from the here's-some-advice dept.
MarkWhittington writes The Planetary Society announced Thursday the results of the "Humans Orbiting Mars" workshop that brought in a number of space experts to develop helpful suggestions for how NASA can fulfill its mandate to send humans to Mars in the 2030s and return them safely to the Earth. The plan is to send a mission to orbit Mars in 2033 in advance of the landing mission in the late 2030s. The workshop believes that this could be done for a NASA budget that increases about two percent a year after the International Space Station is decommissioned in 2024.
News

Invaders Demand Flu Shots 57

Posted by samzenpus
from the take-your-medicine dept.
An Anonymous Coward writes in with this bit from the Intercontinental Radio News Network describing an ongoing situation near Grovers Mill, New Jersey. What was originally thought to be a large meteor crash near the Wilmuth farm has turned out to be the beginning of a Martian invasion. Local officials have had limited contact with the invaders at this point, but their actions so far have the experts scratching their heads. "I expected to be disintegrated or turned into a pile of goo by their advance weaponry but all they did was ask where they could get cold medicine," says a first responder. Initial reports indicate that the aliens have gathered all the vitamin C and antihistamine tablets from the downtown area and have now surrounded the local hospital in their strange ships and are demanding flu shots. A Centers for Disease Control and Prevention spokesman says that the agency theorizes the red Martian dust makes the cold and flu season almost unbearable and hopes that the aliens will leave soon after their treatments. He adds: "While alien invaders are terrifying we can take heart in the fact that our flu shot campaign has performed beyond all expectations this year by reaching Mars. We consider their demands our success."
Space

SpaceX's New Combustion Technologies 132

Posted by samzenpus
from the try-this-one dept.
An anonymous reader shares this story that takes a look at some of the advances SpaceX is working on. "Getting a small group of human beings to Mars and back is no easy task, we learned at the recent GPU Technology Conference in San Jose hosted graphics chip and accelerator maker Nvidia. One of the problems with such a mission is that you need a very large and efficient rocket engine to get the amount of material into orbit for the mission, explained Adam Lichtl, who is director of research at SpaceX and who with a team of a few dozen programmers is try to crack the particularly difficult task of better simulating the combustion inside of a rocket engine. You need a large engine to shorten the trip to Mars, too....Not only do you need a lot of stuff to get to Mars and sustain a colony there, but you also need a way to generate fuel on Mars to come back to Earth. All of these factors affect the design of the rocket engine....As if these were not problems enough, there is another really big issue. The computational fluid dynamics, or CFD, software that is used to simulate the movement of fluids and gases and their ignition inside of all kinds of engines is particularly bad at assisting in rocket engine design. 'Methane is a fairly simple hydrocarbon that is perfectly good as a fuel,' Lichtl said. 'The challenge here is to design an engine that works efficiently with such a compound. But rocket engine CFD is hard. Really hard.'"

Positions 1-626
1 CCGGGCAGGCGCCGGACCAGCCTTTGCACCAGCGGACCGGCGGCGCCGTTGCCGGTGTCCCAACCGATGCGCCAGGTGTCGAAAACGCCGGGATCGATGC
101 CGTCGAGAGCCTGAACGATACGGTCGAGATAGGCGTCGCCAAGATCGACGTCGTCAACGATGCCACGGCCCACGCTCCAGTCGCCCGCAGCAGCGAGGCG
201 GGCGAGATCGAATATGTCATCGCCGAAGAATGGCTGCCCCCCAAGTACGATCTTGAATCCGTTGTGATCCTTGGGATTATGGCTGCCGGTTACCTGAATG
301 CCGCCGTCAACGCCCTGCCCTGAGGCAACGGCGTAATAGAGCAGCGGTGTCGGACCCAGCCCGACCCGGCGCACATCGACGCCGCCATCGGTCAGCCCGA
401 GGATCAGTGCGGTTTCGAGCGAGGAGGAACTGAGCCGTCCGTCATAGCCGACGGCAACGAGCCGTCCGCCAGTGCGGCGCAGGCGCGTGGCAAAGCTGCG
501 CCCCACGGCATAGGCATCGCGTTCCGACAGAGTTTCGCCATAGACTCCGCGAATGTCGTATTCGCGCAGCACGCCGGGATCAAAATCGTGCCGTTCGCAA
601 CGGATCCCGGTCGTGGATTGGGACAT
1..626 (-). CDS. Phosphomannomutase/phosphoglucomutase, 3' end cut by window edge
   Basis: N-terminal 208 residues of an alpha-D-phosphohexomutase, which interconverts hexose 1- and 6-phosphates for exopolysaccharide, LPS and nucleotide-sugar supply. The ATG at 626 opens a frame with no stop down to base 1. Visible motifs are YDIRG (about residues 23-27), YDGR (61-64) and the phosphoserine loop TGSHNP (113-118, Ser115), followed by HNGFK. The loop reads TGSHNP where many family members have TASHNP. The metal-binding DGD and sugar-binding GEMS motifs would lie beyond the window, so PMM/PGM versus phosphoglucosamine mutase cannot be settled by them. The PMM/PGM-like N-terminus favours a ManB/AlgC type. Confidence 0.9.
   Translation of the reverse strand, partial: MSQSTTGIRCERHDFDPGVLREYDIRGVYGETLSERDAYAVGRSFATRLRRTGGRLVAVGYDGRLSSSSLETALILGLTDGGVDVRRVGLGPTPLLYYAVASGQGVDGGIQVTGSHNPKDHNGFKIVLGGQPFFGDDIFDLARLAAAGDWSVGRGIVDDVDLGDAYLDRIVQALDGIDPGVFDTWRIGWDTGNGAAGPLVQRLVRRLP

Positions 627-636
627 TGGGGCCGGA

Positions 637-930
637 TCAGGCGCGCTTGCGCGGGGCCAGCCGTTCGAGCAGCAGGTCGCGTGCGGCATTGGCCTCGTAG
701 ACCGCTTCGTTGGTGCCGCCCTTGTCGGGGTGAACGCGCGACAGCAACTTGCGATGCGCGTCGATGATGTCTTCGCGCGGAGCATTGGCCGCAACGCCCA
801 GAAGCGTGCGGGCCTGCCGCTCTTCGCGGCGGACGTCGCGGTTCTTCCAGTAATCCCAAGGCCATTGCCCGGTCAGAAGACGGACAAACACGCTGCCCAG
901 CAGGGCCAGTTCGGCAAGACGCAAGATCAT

ISS

Russia Wants To Work With NASA On a New Space Station 152

Posted by Soulskill
from the have-to-protect-the-wormhole-from-the-carassians dept.
HughPickens.com writes with news that Russian officials are talking about working with NASA to build a new space station as a replacement for the ISS after its operations end in 2024. Igor Komarov, head of the Russian Federal Space Agency, was unambiguous in his support for such a partnership. He added, "It will be an open project. It will feature not only the current members of the ISS." NASA, while careful not to discourage future cooperation, was not so enthusiastic. They said, "We are pleased Roscomos wants to continue full use of the International Space Station through 2024 -- a priority of ours -- and expressed interest in continuing international cooperation for human space exploration beyond that. The United States is planning to lead a human mission to Mars in the 2030s, and we have advanced that effort farther than at any point in NASA's history. We welcome international support for this ambitious undertaking." They reiterated that there are no formal agreements in place as of yet. These comments come as three crew members arrive at the ISS, two of whom will be up there for an entire year.
Mars

The First Billion-Pixel Mosaic of Mars 38

Posted by samzenpus
from the worth-a-billion-words dept.
StartsWithABang writes In 2012, Mars Science Laboratory performed the first robotically-controlled soft landing of a vehicle of such incredible mass: nearly half a tonne. A few months later, the rover, Curiosity, took the first ever billion-pixel mosaic from the Red Planet's surface, with breathtaking views of the terrain and alternate views of what the soils would look like were they here on Earth. Now in its third year on Mars, Curiosity is roving the low slopes of its ultimate destination: Mount Sharp.